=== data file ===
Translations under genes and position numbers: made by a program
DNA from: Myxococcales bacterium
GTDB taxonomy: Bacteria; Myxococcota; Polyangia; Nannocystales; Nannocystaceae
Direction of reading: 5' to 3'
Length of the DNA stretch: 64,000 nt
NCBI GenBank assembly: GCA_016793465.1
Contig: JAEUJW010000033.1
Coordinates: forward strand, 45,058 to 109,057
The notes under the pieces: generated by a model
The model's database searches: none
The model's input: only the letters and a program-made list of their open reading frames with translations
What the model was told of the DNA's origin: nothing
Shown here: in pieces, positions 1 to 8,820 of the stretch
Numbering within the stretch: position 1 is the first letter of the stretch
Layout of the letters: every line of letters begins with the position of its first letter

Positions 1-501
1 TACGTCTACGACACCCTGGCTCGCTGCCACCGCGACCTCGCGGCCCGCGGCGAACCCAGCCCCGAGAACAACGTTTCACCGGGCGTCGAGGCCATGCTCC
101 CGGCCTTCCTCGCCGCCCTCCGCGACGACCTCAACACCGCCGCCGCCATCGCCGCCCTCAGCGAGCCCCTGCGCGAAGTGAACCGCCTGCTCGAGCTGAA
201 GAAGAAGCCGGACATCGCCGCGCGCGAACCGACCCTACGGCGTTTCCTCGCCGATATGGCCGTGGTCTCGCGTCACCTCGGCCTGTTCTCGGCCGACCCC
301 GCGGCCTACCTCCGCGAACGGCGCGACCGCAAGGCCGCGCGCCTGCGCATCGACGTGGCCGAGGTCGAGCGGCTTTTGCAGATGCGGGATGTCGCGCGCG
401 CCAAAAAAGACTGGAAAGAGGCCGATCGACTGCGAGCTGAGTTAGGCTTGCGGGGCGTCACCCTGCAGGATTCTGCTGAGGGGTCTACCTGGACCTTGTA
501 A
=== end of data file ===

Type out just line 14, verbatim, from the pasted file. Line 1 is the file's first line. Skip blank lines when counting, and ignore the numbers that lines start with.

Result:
Numbering within the stretch: position 1 is the first letter of the stretch